Magazine article Sojourners Magazine

The Walls Come Tumbling Down: It's Time for a New Relationship with Cuba

Magazine article Sojourners Magazine

The Walls Come Tumbling Down: It's Time for a New Relationship with Cuba

Article excerpt

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A WARNING SIGN greeted my three traveling companions and me at the Havana airport on the morning of departure from Cuba. Written in Spanish with English translation, it listed the many items that passengers are prohibited from bringing on flights. Among them were "catapults:'

We laughed as we pictured somebody trying to drag one of those massive Roman weapons loaded with boulders into the airport to check it onto a plane. Or struggling to get it into the overhead compartment. The accompanying picture made clear that the appropriate translation would have been "slingshots."

I was pondering how challenging it is to overcome differences of culture and language as I settled into my window seat on the packed flight to Cancun, Mexico, when an elderly Cuban man took the seat next to mine. He had the creased face and calloused hands of a farmer who had spent a lifetime in the fields. He told me that he was on his way to visit his family in Florida, whom he hadn't seen in many years. And he had never been on a plane before.

When the flight attendant brought around the customs forms we needed to fill out, my seatmate borrowed my pen, placed my form next to his, and began copying it, beginning with my name. He had grown up in the years before the revolution, when Cuba was a playground for wealthy North Americans, when vast resources were channeled into luxury hotels and gambling casinos, into nightclubs and golf courses, rather than into education for Cuba's children. I realized that he didn't know how to read. With me guiding him through the process, he was able to write his name by copying it, letter by painstaking letter, from his passport.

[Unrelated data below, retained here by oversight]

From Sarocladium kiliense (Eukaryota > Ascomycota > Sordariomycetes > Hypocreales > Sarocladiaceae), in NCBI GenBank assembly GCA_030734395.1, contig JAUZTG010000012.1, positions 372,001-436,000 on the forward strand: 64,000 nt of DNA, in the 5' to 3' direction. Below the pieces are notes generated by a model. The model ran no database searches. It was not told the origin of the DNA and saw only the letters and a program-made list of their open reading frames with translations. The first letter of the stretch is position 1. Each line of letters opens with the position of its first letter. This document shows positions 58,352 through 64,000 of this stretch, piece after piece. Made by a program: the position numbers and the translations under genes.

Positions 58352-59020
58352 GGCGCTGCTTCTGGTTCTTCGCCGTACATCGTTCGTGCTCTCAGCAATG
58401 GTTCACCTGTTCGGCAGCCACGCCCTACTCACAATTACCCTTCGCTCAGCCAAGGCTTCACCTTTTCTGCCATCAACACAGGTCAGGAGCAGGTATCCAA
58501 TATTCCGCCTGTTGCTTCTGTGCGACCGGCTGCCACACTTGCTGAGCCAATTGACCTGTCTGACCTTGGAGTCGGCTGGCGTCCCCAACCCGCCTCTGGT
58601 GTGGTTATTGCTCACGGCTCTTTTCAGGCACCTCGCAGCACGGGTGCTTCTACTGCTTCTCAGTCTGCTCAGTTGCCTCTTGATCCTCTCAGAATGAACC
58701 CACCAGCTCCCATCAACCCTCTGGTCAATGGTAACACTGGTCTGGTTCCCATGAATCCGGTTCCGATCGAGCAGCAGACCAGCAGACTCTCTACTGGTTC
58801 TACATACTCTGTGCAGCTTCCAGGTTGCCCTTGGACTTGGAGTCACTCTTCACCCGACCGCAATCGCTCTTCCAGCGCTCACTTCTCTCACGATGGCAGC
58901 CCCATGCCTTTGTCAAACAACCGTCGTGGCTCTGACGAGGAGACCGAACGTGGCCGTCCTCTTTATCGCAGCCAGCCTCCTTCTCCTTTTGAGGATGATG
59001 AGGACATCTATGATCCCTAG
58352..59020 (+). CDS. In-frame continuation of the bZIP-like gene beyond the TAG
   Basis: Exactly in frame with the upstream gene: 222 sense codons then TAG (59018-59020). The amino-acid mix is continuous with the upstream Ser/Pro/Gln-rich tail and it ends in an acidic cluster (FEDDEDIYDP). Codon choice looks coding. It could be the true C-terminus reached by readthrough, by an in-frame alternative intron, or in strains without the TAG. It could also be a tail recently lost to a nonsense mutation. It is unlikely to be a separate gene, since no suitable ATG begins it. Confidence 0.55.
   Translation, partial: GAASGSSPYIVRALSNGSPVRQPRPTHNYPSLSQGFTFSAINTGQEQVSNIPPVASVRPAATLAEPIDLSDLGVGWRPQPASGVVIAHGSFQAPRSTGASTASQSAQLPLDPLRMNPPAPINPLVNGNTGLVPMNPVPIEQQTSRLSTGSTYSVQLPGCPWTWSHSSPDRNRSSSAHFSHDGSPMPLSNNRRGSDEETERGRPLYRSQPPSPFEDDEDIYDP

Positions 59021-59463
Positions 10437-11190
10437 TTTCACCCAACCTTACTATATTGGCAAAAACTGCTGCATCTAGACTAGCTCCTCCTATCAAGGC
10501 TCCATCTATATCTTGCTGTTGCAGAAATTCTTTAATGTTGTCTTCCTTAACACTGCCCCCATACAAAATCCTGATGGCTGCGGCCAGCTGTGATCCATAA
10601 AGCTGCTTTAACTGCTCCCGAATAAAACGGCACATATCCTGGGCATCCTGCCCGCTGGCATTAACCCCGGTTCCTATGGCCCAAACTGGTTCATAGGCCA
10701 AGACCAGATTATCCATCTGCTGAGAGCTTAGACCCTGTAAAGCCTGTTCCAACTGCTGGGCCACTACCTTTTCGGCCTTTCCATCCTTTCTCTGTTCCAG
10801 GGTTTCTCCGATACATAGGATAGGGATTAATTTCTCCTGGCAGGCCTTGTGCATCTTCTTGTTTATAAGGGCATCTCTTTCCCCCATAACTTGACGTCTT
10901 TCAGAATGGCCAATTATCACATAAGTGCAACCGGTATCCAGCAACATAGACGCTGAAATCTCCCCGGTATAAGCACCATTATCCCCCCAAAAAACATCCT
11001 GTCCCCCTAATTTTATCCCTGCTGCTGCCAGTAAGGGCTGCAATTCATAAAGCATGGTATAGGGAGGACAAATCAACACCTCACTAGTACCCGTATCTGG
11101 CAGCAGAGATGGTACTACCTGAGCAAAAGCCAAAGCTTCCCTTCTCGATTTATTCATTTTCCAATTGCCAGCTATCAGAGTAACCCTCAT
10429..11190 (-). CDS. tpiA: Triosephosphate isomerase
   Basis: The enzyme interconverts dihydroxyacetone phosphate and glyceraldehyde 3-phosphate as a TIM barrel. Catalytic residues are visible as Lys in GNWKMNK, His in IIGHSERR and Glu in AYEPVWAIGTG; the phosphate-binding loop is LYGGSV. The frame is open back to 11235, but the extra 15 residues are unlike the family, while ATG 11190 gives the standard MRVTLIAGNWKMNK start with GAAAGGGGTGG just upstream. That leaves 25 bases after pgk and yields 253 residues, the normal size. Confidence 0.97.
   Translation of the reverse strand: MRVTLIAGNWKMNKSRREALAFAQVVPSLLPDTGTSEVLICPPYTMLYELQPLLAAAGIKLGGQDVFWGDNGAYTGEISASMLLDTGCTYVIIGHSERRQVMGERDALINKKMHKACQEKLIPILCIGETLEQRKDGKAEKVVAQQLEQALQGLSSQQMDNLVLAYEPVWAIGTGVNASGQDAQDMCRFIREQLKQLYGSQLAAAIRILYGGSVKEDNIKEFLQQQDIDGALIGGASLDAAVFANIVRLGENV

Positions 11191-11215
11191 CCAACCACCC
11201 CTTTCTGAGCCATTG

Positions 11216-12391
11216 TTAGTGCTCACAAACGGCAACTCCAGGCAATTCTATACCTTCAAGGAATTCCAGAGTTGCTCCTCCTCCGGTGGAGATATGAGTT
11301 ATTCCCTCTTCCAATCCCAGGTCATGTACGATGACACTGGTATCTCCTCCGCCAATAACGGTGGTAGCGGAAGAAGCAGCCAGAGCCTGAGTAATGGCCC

He didn't know, or didn't have, a street address. He was from La Vallita, a rural village I had visited that was colorful with dusty poinsettias and bougainvillea and fences made out of thin, growing cactus. When he was done filling out the form, he smiled triumphantly. I realized, in that snapshot of a moment, we had overcome virtually every obstacle that divides human beings: language, nationality, gender, class, race, age, education.

MY TRAVELING COMPANIONS and I--all members of Circle of Mercy, the congregation I co-pastor in Asheville, North Carolina--spent Martin Luther King Day packing up 50-pound duffel bags with medicine, vitamins, school supplies, linens, and clothes. We were headed to our sister church, Iglesia Getsemani in Camaguey, Cuba.

We're committed to our sister-church relationship being a mutual spiritual partnership, rather than a connection through charity or even "mission" But we couldn't escape the vast difference between our two congregations in our capacities to acquire resources. Although our gesture was illegal--a violation of the economic blockade--we were clear that our relationship would lack integrity if we allowed our sisters and brothers to suffer without basic necessities.

In fall 2008, hurricanes Gustav, Ike, and Paloma slammed Cuba with full force, destroying many homes, fruit trees, and crops. In the wake of the massive suffering that resulted, the Cuban government asked the Bush administration to temporarily lift the longstanding U.S. economic embargo. Our government refused.

When we arrived in Cancun, we discovered that our visas still hadn't come through--despite giving three months to the process. We soon learned that no foreign visitors had been allowed in Cuba during November and December, and no visa applications had been processed until January. During November and December, all available rooms in guesthouses and hotels had been given over to the approximately 530,000 Cuban families whose homes had been damaged or destroyed by the hurricanes. It was our first taste of Cuban priorities.

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Our generous hosts for the week included the national Fraternidad Bautista, the Kairos Christian Center and ecumenical Evangelical Seminary of Theology in Matanzas, and the Martin Luther King Jr. …

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